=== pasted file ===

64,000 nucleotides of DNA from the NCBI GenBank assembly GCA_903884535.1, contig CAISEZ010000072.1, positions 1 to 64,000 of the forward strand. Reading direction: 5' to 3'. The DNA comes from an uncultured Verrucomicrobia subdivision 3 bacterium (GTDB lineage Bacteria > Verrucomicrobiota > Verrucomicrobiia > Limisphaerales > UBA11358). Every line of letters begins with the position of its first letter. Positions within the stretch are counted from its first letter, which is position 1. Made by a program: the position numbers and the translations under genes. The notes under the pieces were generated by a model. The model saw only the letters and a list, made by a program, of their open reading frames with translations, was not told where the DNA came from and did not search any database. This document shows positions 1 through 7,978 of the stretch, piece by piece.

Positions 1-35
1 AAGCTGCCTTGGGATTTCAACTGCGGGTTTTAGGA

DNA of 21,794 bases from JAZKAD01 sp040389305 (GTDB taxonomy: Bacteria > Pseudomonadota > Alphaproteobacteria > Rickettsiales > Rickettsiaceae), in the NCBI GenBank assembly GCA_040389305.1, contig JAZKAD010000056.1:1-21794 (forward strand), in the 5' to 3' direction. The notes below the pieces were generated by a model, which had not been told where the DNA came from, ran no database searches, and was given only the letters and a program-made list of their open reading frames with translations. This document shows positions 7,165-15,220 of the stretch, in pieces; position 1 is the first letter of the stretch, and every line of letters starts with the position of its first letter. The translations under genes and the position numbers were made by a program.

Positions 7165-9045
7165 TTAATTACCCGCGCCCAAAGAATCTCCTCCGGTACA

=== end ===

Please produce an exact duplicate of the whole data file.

64,000 nucleotides of DNA from the NCBI GenBank assembly GCA_903884535.1, contig CAISEZ010000072.1, positions 1 to 64,000 of the forward strand. Reading direction: 5' to 3'. The DNA comes from an uncultured Verrucomicrobia subdivision 3 bacterium (GTDB lineage Bacteria > Verrucomicrobiota > Verrucomicrobiia > Limisphaerales > UBA11358). Every line of letters begins with the position of its first letter. Positions within the stretch are counted from its first letter, which is position 1. Made by a program: the position numbers and the translations under genes. The notes under the pieces were generated by a model. The model saw only the letters and a list, made by a program, of their open reading frames with translations, was not told where the DNA came from and did not search any database. This document shows positions 1 through 7,978 of the stretch, piece by piece.

Positions 1-35
1 AAGCTGCCTTGGGATTTCAACTGCGGGTTTTAGGA

DNA of 21,794 bases from JAZKAD01 sp040389305 (GTDB taxonomy: Bacteria > Pseudomonadota > Alphaproteobacteria > Rickettsiales > Rickettsiaceae), in the NCBI GenBank assembly GCA_040389305.1, contig JAZKAD010000056.1:1-21794 (forward strand), in the 5' to 3' direction. The notes below the pieces were generated by a model, which had not been told where the DNA came from, ran no database searches, and was given only the letters and a program-made list of their open reading frames with translations. This document shows positions 7,165-15,220 of the stretch, in pieces; position 1 is the first letter of the stretch, and every line of letters starts with the position of its first letter. The translations under genes and the position numbers were made by a program.

Positions 7165-9045
7165 TTAATTACCCGCGCCCAAAGAATCTCCTCCGGTACA